The freedom to be dead from “oids” if you want to do them.

    1. You’re not wrong?

  3. In other words, much of today’s “opioid crisis” and the ensuing overdoses are an unintended consequence of a well-meaning attempt to prevent the abuse of safer prescription opioids.

    What is the death toll of well-meaning, unintended consequences in medicine? If you count loss of progress due to government creating massive inefficiencies over the course of decades, the USG, and FDA in particular, are probably far worse than Stalin.

  4. It’s only going to get worse, I’m afraid. With the GOP Tax Scam taking money from the poor and giving it to the rich, the future will be even bleaker for all but the top 1%.

    1. You could redistribute yourself out of here.

    2. Where’s your sarcasm intended disclaimer?

  5. Is there any indication that we aren’t seeing some manner of mortality displacement or harvesting effect? I’m not an epidemiologist, but I don’t expect that if you take an opioid addicts drugs away at 40 he/she, on average, magically lives a happy full life on out into their 80s.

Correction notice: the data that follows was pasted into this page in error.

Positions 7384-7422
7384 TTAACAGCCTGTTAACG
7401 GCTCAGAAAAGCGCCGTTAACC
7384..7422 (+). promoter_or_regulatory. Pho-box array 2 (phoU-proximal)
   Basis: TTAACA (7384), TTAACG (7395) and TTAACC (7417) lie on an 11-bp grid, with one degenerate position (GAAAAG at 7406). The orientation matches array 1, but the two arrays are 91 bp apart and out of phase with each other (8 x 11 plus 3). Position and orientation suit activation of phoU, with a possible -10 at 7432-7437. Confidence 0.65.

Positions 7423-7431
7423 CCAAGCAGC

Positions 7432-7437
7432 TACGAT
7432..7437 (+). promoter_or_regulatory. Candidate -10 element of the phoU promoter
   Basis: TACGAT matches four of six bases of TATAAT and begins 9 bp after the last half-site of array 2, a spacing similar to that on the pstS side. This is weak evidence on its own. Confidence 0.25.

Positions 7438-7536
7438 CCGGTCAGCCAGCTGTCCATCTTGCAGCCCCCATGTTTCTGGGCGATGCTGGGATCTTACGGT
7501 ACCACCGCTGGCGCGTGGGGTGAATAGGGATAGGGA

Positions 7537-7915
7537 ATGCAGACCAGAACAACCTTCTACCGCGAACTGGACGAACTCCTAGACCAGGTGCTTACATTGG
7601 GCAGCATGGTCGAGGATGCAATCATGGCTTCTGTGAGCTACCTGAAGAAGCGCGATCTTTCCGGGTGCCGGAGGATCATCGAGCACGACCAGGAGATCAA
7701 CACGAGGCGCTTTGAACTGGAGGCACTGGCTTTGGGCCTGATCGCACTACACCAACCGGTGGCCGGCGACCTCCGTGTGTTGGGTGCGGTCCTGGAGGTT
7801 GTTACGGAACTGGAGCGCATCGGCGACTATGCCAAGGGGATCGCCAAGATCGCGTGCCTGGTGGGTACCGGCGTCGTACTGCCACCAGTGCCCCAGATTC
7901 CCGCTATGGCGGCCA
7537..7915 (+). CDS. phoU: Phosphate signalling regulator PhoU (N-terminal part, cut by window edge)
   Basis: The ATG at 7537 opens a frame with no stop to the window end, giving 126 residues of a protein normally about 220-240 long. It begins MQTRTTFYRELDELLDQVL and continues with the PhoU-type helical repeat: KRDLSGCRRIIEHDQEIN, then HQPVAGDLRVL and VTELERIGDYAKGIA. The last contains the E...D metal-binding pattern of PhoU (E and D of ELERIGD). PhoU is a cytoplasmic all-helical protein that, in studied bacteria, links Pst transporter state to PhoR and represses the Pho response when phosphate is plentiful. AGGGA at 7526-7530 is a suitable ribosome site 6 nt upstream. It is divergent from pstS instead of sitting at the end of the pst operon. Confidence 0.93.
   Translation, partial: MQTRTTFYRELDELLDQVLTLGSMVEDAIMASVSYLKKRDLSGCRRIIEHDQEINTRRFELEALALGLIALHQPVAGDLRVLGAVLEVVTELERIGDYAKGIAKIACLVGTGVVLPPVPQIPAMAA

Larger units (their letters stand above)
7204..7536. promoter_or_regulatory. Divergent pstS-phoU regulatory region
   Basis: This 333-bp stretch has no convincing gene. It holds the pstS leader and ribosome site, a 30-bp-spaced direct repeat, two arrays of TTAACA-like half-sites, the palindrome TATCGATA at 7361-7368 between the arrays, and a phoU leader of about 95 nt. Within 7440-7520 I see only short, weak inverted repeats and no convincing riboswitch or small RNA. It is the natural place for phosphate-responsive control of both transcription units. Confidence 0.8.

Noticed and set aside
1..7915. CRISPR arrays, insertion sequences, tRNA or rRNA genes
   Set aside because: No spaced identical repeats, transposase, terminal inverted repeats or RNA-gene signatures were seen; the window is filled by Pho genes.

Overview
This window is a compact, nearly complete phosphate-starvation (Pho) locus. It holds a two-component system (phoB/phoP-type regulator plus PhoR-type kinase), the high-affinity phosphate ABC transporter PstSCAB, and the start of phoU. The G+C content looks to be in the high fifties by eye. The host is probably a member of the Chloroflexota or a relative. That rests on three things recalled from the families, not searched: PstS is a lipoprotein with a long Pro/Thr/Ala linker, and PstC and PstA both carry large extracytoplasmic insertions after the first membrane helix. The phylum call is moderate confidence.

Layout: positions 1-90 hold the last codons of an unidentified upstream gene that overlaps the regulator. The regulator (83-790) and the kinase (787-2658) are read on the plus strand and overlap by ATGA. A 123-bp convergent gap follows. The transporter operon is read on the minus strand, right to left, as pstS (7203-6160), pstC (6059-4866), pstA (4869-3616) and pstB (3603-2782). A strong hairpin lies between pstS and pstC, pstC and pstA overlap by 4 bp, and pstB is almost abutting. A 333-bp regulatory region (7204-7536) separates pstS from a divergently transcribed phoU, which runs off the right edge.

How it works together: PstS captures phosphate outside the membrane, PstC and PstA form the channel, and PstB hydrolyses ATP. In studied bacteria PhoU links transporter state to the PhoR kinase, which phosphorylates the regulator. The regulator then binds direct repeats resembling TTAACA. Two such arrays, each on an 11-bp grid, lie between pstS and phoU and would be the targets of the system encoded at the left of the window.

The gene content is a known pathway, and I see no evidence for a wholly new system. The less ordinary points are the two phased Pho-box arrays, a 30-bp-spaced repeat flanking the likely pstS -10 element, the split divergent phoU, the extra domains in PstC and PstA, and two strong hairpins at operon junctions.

We should do life expectancy as a percentage of actual expectation. How old do you think a 30-yr.-old heroine addict will live to be. We should probably include and even weight towards the addict’s expectation. Then all those overdoses/suicides come closer to 100% and anybody who fails ends up above 100. Your expectation that I should live to be 90 or 100 is your mistake, not mine.

  6. In 2010, this changed; over the next four years, heroin death rates increased by a factor of four while [prescription] opioid death rates remained fairly flat.” In fact, the researchers “date the changes precisely to the month following the reformulation of OxyContin.” Overall overdose deaths rose dramatically from that point on.